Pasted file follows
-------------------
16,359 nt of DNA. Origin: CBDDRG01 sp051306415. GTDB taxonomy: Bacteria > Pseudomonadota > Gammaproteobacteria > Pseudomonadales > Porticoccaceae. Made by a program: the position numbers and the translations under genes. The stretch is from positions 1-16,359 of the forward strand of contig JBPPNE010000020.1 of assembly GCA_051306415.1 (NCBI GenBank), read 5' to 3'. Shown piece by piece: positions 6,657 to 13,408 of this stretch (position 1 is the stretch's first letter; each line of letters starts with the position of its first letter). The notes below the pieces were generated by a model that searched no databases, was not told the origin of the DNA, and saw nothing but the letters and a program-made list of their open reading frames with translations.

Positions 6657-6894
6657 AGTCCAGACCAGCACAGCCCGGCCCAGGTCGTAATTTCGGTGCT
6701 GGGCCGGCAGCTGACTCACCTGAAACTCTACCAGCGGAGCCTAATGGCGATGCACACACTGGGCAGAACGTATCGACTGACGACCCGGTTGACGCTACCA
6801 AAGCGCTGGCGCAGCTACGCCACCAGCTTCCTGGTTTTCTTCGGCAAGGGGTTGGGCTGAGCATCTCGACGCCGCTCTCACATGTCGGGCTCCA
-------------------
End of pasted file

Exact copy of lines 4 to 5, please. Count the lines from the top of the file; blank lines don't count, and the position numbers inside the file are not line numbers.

6701 GGGCCGGCAGCTGACTCACCTGAAACTCTACCAGCGGAGCCTAATGGCGATGCACACACTGGGCAGAACGTATCGACTGACGACCCGGTTGACGCTACCA
6801 AAGCGCTGGCGCAGCTACGCCACCAGCTTCCTGGTTTTCTTCGGCAAGGGGTTGGGCTGAGCATCTCGACGCCGCTCTCACATGTCGGGCTCCA